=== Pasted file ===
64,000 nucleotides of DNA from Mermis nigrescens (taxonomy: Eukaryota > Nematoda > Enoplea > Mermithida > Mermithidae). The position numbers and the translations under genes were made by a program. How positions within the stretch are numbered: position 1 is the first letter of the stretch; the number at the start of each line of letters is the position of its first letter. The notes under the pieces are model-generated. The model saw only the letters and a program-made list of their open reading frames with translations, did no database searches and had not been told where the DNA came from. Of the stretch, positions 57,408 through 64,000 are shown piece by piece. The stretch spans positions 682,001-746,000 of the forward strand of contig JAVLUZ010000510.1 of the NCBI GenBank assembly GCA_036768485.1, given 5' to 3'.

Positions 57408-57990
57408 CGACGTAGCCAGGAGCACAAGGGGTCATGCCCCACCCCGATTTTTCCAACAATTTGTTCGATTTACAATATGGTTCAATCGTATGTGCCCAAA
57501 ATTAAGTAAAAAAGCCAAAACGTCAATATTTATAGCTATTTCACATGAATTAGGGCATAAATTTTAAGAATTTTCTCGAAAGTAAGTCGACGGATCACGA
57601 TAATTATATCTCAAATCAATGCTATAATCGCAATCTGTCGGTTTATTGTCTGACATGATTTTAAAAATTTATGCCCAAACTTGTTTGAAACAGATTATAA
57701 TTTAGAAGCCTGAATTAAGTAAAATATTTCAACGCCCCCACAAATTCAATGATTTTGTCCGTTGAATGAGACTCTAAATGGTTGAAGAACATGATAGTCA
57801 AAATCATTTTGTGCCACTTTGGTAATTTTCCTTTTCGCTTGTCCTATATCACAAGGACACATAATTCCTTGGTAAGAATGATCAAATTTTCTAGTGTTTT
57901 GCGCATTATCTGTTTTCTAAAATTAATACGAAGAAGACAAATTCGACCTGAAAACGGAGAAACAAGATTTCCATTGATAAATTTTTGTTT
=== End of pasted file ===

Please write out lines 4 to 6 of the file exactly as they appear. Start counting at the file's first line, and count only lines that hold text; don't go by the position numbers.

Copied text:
57501 ATTAAGTAAAAAAGCCAAAACGTCAATATTTATAGCTATTTCACATGAATTAGGGCATAAATTTTAAGAATTTTCTCGAAAGTAAGTCGACGGATCACGA
57601 TAATTATATCTCAAATCAATGCTATAATCGCAATCTGTCGGTTTATTGTCTGACATGATTTTAAAAATTTATGCCCAAACTTGTTTGAAACAGATTATAA
57701 TTTAGAAGCCTGAATTAAGTAAAATATTTCAACGCCCCCACAAATTCAATGATTTTGTCCGTTGAATGAGACTCTAAATGGTTGAAGAACATGATAGTCA